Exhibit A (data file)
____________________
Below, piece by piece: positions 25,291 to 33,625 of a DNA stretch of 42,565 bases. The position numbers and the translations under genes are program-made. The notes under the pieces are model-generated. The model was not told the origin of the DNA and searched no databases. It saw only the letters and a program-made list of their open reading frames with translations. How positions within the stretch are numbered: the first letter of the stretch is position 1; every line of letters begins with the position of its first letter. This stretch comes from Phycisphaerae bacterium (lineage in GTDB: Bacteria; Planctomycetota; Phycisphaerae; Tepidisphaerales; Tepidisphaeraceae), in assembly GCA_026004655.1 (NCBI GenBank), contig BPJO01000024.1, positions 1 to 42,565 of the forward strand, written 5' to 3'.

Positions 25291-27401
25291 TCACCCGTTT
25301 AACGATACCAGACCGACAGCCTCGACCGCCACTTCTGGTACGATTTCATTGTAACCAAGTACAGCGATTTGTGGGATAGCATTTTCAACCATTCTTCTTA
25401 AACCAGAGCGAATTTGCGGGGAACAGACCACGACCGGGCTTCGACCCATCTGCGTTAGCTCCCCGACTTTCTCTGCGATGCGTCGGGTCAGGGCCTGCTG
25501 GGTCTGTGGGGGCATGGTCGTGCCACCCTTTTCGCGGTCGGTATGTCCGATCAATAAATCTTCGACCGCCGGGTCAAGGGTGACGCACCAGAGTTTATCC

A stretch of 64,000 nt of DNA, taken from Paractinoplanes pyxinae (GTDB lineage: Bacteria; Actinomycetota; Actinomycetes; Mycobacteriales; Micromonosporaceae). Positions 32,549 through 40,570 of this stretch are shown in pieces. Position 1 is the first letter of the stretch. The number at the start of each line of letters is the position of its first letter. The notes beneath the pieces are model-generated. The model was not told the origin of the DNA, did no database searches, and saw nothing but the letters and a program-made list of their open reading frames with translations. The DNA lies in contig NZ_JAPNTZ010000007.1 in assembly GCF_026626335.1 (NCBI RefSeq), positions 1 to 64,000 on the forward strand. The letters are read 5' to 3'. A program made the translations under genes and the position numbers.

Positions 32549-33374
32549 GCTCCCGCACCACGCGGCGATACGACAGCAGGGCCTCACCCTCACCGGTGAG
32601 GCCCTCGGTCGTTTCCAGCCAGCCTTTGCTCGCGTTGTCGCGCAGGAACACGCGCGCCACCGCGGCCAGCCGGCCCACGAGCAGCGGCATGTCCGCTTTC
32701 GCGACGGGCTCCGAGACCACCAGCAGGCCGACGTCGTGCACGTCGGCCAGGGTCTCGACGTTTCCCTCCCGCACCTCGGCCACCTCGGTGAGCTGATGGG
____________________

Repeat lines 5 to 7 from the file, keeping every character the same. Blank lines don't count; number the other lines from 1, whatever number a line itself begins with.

25401 AACCAGAGCGAATTTGCGGGGAACAGACCACGACCGGGCTTCGACCCATCTGCGTTAGCTCCCCGACTTTCTCTGCGATGCGTCGGGTCAGGGCCTGCTG
25501 GGTCTGTGGGGGCATGGTCGTGCCACCCTTTTCGCGGTCGGTATGTCCGATCAATAAATCTTCGACCGCCGGGTCAAGGGTGACGCACCAGAGTTTATCC

A stretch of 64,000 nt of DNA, taken from Paractinoplanes pyxinae (GTDB lineage: Bacteria; Actinomycetota; Actinomycetes; Mycobacteriales; Micromonosporaceae). Positions 32,549 through 40,570 of this stretch are shown in pieces. Position 1 is the first letter of the stretch. The number at the start of each line of letters is the position of its first letter. The notes beneath the pieces are model-generated. The model was not told the origin of the DNA, did no database searches, and saw nothing but the letters and a program-made list of their open reading frames with translations. The DNA lies in contig NZ_JAPNTZ010000007.1 in assembly GCF_026626335.1 (NCBI RefSeq), positions 1 to 64,000 on the forward strand. The letters are read 5' to 3'. A program made the translations under genes and the position numbers.